Four Tips for Leading on Advocacy Amid Uncertainty
Polarizing politics have made it harder for many associations to lobby, and many fear blowback from members on political stances. But there are still opportunities to hone your message and get it heard.
It’s hard to know in the long run how much of an impact the current White House administration will have on association strategy. But there’s little question that right now the amount of political noise is so persistent, and so loud, that it’s become more difficult for associations with more niche agendas to get heard.
Matthew Zablud, a partner at the Beekeeper Group, a Washington, D.C. advocacy firm that works with association clients, says he’s seen seen a chilling effect. “There’s been a lot of action from protests,” he says, “but there’s been very little activity in terms of campaigns focused on Hill audiences. This [White House] administration, whether you like it or don’t, is very different, and that difference is creating a level of uncertainty.”
Because the political environment is so polarized, Zablud says, many associations have dialed back their communications for fear of stoking politicized anger from their membership. But though the environment is more complicated—if not outright confusing—he suggests that there are ways for associations to take advantage of the disruption, especially entering a midterm year in 2018. Here are few trendlines that Zablud points to for associations to consider.
1. Gather stories. Different associations will have different advocacy agendas, but if members are speaking out on issues relevant to advocacy goals, Zablud recommends making an effort to get their stories recorded, especially on video. “These associations need to take advantage of the fervor right now, and not just have form e-mails and petitions signed,” he says. “Record everything and get as much video as you possibly can, so you you have all that stuff in the can. So when the issue has died down, or if they haven’t been able to use it right now because things are too hot, they can bring those testimonials back into the fray.”
2. Spread the word in multiple ways. It’s commonly accepted that associations can better influence legislators with direct and personal shows of strength—the phone calls, the appearance at town halls, the legislative fly-ins. Zablud doesn’t discount that, but also argues that legislative staffs are looking to see how pervasive a message is across multiple platforms—and question its legitimacy if it only emerges on one or two. So look for ways to spread the word native to each platform you use. “We’ve got to start telling a story through infographics, photos, and video,” he says. “We need it because social media is basically requiring us to do it anyway. But we also need it because it forces us to find an emotive way of passing on our key messaging points. You’ll automatically get a better message when you’re able to to create an image rather than a series of bullet points in an email.” (In June, former Obama administration spokesperson Josh Earnest recommended similar breadth of messaging to Associations Now.)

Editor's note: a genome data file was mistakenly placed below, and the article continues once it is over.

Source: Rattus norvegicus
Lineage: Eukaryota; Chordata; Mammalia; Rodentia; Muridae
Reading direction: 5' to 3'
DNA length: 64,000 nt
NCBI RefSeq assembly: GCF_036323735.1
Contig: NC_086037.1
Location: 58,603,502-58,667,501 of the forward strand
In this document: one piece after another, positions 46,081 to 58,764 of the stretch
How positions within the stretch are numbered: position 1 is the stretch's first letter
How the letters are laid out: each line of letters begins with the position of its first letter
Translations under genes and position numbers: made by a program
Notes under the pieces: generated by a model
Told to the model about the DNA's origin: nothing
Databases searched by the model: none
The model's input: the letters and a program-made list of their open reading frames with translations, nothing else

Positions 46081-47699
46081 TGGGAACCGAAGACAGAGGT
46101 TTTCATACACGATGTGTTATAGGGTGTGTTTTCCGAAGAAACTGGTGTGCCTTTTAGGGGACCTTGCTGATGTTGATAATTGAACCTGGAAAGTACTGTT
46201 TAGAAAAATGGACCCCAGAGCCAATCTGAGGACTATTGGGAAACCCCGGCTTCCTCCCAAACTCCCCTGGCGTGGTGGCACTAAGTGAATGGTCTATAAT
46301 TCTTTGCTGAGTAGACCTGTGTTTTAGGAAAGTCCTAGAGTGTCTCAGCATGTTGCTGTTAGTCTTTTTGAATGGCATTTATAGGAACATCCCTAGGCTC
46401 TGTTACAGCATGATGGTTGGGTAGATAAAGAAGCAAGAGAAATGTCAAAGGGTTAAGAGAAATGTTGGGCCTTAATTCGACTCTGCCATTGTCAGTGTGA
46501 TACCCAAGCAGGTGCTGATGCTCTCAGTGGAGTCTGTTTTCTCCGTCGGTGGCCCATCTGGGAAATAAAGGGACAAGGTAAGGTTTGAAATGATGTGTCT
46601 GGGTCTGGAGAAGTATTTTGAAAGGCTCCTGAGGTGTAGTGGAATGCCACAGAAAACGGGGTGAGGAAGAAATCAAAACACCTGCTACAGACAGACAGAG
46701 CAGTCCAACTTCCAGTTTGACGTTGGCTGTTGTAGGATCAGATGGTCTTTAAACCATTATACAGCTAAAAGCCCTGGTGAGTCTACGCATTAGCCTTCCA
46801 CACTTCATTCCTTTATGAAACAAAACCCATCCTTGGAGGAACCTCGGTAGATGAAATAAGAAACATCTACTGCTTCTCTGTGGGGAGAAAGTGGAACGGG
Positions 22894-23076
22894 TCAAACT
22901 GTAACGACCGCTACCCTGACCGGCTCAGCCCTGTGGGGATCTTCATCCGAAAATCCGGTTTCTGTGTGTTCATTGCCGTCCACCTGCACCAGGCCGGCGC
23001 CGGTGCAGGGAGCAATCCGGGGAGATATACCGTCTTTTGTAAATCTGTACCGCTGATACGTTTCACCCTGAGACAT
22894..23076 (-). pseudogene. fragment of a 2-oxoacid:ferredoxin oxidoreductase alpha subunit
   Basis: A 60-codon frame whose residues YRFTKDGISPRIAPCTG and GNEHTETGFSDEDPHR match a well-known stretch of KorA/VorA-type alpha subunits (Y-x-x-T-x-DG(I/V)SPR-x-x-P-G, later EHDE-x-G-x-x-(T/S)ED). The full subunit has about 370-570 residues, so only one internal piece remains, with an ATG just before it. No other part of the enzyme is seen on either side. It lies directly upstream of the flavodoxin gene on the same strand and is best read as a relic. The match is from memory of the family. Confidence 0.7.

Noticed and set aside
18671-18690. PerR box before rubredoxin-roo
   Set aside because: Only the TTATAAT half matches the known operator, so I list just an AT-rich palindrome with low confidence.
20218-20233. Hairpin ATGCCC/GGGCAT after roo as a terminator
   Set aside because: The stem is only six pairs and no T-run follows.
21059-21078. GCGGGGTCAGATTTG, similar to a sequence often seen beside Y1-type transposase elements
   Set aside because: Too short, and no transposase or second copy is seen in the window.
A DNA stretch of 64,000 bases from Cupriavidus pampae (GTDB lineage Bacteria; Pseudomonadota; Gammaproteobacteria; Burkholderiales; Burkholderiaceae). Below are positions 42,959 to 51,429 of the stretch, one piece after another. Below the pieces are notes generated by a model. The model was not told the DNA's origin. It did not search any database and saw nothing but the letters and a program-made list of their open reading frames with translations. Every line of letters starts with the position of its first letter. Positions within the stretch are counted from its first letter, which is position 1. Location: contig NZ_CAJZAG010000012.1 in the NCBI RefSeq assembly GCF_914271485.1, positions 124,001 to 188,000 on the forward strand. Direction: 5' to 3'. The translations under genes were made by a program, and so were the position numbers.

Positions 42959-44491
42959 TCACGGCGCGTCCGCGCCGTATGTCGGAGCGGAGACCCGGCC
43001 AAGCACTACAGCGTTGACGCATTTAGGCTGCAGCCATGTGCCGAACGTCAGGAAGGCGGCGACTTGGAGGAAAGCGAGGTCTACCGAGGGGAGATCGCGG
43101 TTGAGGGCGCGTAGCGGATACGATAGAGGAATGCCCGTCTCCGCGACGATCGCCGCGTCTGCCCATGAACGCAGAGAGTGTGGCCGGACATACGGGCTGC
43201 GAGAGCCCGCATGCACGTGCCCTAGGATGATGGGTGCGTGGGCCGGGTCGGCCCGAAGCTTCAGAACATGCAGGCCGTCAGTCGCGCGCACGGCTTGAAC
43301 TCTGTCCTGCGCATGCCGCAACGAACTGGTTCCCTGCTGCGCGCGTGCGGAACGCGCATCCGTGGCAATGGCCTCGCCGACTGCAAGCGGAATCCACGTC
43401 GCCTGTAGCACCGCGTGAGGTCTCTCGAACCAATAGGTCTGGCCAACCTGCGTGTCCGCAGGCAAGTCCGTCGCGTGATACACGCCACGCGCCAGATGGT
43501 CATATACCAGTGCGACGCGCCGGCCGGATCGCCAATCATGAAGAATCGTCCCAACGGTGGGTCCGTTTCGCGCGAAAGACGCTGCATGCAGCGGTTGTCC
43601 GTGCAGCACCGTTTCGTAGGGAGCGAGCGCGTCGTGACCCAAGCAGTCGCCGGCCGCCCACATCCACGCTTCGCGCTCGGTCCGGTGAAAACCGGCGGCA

3. Take a close look at your data—and experiment based on it. Associations that sense their members shifting their political attitudes many not necessarily have to launch an expensive survey to figure out who their members are and better market to them, Zablud says. “Associations already have a huge amount of data, particularly when you combine what they have on the membership side plus the advocacy side,” he says. “Sometimes the problem is that they’re not communicating with each other.” A close look at member databases, plus a look at voting records, can provide some insights, he says; so can some straightforward A-B testing of advocacy emails. “I genuinely believe that’s where most associations fail,” he says. “They gather all the data, they might do all the surveys, but they don’t pay attention to it. And they just go back and run the old campaigns.”
4. Unusual times can make for unusual—but valuable—relationships. Because the political environment is so disrupted, Zablud says, opportunities for partnerships have emerged that might have been unthinkable in past years. “It’s unclear whether Trump will necessarily care whether it’s Republicans or Democrats who win next year,” he says. “That may present some interesting policy challenges. We may see some very interesting strange-bedfellow scenarios where groups that you wouldn’t necessarily think were politically aligned might find themselves working together. I would be telling associations now to go out and look for groups they wouldn’t normally have combined with on various issues, particularly if it’s a group that you know the president has some interest in.”
How has your advocacy messaging changed in 2017, and how do you anticipate changing it (if at all) in 2018? Share your thoughts in the comments.
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